• It’s clearly one of Haneke’s best works (and Hubbert’s single best I’ve seen) an unflinching portrait of a complicated and icy woman
  • Haneke, like many of his works, is incredibly brutal here- he means to flatten us.
  • It’s an intellectual work- here’s a Freudian reading of it—Hubbert sleeps with her mother and later, in a tough scene, jumps her sexually
  • There’s a high level Schumann vs. Schubert discussion that could easily be a funny intellectual joke in a Woody Allen movie
  • Reoccurring overhead shot of hands playing the piano
  • It would make for a nice dual feature pairing with Elle– Hubbert’s character and the issues
  • Haneke, wisely, spends a lot of time holding the frame (past the point of comfort for most viewers) on Hubbert’s icy stare
  • Twin obsessions of music and sex— repression, self-mutilation
  • Exacting and rigid
  • Hubbert’s character is clearly cracking up and getting worseT
  • here’s no musical score to the film—actually I don’t think any of Haneke’s films have a score
  • It’s about power and control for Hubbert’s character- there’s a very long domineering scene in the bathroom that is tough—it’s a painful watch
  • This singular character study by Haneke is like a PT Anderson later work without the visual flair (I think Haneke would be proud of that but artistically it just puts it a notch below)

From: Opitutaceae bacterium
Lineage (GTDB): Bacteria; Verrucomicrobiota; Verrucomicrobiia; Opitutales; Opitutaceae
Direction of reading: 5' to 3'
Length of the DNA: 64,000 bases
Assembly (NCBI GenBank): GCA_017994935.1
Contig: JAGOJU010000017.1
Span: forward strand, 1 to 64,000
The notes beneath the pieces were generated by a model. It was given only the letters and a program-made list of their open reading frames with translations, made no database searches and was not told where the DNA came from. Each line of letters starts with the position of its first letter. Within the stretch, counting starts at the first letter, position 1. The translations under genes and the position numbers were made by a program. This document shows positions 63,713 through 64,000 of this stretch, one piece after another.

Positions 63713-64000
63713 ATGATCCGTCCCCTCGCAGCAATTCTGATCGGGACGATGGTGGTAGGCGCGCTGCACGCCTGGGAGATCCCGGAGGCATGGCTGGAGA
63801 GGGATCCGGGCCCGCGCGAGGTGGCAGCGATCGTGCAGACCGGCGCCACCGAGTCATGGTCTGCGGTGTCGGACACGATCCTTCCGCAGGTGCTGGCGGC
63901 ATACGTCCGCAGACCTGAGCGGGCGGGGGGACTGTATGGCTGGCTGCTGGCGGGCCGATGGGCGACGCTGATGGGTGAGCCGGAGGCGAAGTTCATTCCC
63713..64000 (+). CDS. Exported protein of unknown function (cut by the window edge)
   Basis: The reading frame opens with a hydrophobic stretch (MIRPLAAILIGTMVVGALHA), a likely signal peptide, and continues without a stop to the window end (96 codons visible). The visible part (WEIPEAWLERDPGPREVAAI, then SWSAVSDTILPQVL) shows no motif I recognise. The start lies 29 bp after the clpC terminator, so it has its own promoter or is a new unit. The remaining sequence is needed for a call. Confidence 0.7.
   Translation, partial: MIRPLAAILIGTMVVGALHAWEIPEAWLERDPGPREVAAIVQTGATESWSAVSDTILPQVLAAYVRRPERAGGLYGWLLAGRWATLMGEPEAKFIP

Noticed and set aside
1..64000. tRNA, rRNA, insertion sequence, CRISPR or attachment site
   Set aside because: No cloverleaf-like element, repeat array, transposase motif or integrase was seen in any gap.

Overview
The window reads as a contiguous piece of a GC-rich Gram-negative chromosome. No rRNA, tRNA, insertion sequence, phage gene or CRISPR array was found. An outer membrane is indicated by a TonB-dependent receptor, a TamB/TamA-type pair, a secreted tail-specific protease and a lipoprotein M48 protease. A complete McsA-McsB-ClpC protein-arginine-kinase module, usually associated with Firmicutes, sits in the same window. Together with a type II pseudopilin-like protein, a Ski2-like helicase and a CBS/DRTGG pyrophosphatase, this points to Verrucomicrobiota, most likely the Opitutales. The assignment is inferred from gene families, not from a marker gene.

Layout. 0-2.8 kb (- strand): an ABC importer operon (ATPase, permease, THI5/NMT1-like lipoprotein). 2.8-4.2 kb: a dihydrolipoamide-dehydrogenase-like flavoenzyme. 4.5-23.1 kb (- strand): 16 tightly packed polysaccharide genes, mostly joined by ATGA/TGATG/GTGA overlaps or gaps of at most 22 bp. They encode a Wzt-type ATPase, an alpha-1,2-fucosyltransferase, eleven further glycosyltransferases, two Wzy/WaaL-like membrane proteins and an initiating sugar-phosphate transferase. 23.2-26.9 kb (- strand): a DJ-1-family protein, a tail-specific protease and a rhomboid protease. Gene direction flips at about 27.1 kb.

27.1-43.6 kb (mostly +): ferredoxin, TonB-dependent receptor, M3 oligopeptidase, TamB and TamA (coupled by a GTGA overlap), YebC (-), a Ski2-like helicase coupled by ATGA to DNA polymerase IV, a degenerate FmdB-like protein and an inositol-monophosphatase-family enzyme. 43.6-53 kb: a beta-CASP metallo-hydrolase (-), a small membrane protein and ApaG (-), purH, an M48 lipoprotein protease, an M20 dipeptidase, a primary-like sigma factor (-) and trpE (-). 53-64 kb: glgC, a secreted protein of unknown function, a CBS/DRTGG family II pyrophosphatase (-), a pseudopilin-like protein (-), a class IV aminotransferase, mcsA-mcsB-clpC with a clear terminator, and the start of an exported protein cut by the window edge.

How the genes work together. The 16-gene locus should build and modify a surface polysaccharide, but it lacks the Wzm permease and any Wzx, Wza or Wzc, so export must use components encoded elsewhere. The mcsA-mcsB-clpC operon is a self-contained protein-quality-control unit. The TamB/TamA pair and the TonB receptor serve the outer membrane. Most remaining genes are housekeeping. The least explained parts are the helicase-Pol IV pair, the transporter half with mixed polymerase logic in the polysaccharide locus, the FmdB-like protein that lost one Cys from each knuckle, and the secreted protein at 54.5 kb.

• It’s an isolated world—Hubbert’s character is in prison (many scenes show he captured)—she sneaks off to a porno rental store—her worlds are colliding here as she’s less and less able to control herself
  • She cannot love “you’re sick” he says of her. The scene is devastating. Hubbert’s eyes during that scene is extremely powerful acting
  • Hubbert’s character also tortures a student of hers- but you could read it as she’s trying to prevent the student from having her awful life
  • The finale is perfect- we have the self-abuse scene and then the gorgeous exterior concert hall which could substituted as a big beautiful prison—it actually mirrors the school ending in Cache
  • A Must-See film- top 5 of the year quality